Queen:

Kelly:

But that’s only the end because Stroheim was fired from what was meant to be a five-hour film, so producer Swanson wrapped it up quickly and shipped to theaters. The DVD contains a couple reels of what was shot next, after Gloria was supposed to be saved from drowning in the river: some crazy scenes in an African brothel where Gloria is forced to marry the brilliantly grotesque Tully Marshall (Intolerance‘s High Priest who deposes the queen). The movie pops to life here, turns from a stodgy old costume drama with a few exciting shots into a sleazy melodrama with only exciting shots.

Wolfram, receiving bad news:

Kelly hanging over the river, remembering everyone laughing at her (left) as the queen (right) chased her from the palace with a whip.

Silent movies can get tiresome when they have too many intertitles, each of which lasts too long. Definitely the case here. Produced by Swanson and Joe “JFK’s dad” Kennedy, and supposedly sunk by clash of personalities, increase in Hollywood censorship, and the advent of talkies. I didn’t feel like watching the thousand minutes of extra features today, so I read the Senses of Cinema article instead.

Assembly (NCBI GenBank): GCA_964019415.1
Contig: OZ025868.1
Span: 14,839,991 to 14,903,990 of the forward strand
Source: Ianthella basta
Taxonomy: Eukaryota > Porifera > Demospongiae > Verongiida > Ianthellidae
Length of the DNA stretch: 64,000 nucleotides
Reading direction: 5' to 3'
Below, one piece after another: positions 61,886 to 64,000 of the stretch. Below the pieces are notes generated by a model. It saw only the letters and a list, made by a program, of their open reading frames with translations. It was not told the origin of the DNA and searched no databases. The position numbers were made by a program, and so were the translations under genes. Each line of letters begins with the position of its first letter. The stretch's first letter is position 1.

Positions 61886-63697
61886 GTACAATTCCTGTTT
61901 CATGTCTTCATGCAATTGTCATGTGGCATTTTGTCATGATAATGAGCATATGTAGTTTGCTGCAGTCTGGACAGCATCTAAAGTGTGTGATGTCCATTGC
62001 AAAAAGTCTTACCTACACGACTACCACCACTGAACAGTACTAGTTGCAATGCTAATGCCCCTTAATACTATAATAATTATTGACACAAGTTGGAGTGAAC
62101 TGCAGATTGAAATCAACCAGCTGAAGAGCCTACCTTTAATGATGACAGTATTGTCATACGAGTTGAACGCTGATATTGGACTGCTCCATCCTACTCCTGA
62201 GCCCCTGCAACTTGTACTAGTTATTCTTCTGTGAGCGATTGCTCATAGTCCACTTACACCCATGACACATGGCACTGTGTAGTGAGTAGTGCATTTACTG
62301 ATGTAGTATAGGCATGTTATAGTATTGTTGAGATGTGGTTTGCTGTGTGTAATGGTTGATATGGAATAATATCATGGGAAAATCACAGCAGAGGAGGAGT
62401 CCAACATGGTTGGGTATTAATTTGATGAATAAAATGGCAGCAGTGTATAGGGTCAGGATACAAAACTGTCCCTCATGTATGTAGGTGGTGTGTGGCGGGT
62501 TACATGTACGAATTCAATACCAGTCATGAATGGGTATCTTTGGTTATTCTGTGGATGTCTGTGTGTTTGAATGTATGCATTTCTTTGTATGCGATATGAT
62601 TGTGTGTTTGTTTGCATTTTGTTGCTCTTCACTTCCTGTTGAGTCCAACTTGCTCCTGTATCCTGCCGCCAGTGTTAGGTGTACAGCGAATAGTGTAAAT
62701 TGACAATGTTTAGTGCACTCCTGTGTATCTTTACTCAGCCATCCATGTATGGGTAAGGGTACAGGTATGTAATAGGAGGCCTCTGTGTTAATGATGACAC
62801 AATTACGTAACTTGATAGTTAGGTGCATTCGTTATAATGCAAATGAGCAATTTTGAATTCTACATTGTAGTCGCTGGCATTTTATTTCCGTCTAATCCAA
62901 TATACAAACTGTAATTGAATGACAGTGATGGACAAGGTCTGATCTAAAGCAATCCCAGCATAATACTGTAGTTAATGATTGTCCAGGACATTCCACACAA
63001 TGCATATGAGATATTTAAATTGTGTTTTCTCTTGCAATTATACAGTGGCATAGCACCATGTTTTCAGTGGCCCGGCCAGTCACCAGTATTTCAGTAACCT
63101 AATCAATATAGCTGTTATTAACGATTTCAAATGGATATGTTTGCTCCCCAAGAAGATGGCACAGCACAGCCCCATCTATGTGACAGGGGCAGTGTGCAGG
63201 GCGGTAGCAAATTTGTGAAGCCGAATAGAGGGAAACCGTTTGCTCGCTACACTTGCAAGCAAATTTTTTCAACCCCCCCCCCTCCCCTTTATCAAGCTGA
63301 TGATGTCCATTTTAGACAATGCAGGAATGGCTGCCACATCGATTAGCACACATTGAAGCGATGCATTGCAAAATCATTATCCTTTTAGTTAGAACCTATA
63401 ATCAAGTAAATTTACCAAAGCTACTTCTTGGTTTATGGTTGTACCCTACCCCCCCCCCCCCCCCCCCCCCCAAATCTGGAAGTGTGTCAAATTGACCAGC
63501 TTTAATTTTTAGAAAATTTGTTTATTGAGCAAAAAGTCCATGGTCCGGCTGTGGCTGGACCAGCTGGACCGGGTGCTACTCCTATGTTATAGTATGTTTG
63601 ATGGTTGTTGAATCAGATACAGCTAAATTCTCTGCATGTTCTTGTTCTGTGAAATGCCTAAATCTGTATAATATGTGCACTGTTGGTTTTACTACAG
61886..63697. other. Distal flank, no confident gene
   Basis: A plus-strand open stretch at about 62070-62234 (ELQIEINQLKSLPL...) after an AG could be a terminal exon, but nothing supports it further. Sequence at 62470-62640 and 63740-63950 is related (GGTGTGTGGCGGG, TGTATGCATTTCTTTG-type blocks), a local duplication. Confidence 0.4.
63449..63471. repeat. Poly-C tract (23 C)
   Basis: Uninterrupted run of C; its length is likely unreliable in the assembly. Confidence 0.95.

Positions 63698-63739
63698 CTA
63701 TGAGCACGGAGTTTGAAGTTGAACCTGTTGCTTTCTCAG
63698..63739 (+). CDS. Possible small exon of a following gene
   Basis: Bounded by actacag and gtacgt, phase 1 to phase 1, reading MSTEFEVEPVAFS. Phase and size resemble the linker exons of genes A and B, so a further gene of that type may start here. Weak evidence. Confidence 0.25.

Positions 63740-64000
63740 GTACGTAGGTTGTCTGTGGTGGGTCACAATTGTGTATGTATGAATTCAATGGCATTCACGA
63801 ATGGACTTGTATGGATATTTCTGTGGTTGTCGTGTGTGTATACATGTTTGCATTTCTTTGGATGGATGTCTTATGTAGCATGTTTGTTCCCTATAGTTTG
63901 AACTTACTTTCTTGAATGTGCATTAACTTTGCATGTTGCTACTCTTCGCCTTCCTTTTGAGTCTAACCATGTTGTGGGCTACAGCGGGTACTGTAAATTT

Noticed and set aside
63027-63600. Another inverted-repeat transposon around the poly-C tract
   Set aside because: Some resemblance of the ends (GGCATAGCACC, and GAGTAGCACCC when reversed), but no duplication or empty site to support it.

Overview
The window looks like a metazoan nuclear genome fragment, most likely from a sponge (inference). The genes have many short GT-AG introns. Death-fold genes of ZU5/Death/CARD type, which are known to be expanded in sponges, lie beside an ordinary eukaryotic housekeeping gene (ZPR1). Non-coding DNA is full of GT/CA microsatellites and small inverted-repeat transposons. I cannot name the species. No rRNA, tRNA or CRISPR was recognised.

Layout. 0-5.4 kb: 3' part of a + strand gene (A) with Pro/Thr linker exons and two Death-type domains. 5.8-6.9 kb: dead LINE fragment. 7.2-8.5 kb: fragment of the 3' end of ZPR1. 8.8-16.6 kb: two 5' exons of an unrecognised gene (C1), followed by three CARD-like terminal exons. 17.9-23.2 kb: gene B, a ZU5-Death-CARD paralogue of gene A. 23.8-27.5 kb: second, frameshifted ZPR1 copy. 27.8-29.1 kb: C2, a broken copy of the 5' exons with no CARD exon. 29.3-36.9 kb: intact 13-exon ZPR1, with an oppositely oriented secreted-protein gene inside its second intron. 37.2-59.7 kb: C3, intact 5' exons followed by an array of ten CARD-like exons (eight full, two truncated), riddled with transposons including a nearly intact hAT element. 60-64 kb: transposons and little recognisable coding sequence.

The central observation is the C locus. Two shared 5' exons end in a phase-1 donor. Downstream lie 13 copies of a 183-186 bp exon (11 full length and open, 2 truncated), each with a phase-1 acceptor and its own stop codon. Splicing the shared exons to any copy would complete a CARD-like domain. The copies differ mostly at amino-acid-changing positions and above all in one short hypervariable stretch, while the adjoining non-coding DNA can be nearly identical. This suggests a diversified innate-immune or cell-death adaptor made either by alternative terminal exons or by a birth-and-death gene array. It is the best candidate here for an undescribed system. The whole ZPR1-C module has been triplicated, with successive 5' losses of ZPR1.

Tully/Jan:

M. Koller:

In the African sequences… the relationship between Regina and Wolfram is mirrored by Jan Vooyheid and Kitty’s loveless, contemptuous marriage. As with Regina’s introduction at the beginning of the film, Stroheim uses a series of vignettes to summarise Jan’s attributes. Jan (Kitty’s benefactor) can also be seen as the degenerate extrapolation of an unredeemed Wolfram; old, ugly, and crippled by syphilis, he is a violent, disrespectful, gambling, whoring drunk.

Buy from Amazon:
Queen Kelly DVD

Foolish Wives (1922, Erich von Stroheim)

Crazy movie featuring an extremely evil Stroheim in league with two fake princesses, Olga (Stroheim regular Maude George) and Vera (Mae Busch, desireable pickpocket of The Unholy Three). They’re introduced in Monte Carlo being shitty to the maid, then the girls meet the counterfeiter (Cesare Gravina, the junkman in Greed) from whom they buy their false fortune while Stroheim tries to hit on the guy’s not-quite-right daughter.


Oops, I forgot which is which.

On to the main plot: a couple of important American diplomats are in town, and the wicked trio plots to befriend them in order to ensure their own status among the suspicious locals. Or that’s what the plot was supposed to be, but soon Stroheim goes full-on Blind Husbands trying to seduce the wife (and later rob her, after she wins a fortune at the casino).

EvS picks up Mrs. Hughes at the palace, getting himself introduced himself by paying somebody to page him, then takes the couple out shooting to show off, and soon enough takes her alone for a walk and gets “accidentally” lost in a storm, having to spend the night in a cabin. Fortunately for Mrs. Hughes, a monk comes along and gives EvS the stinkeye just as he was about to rape her in her sleep.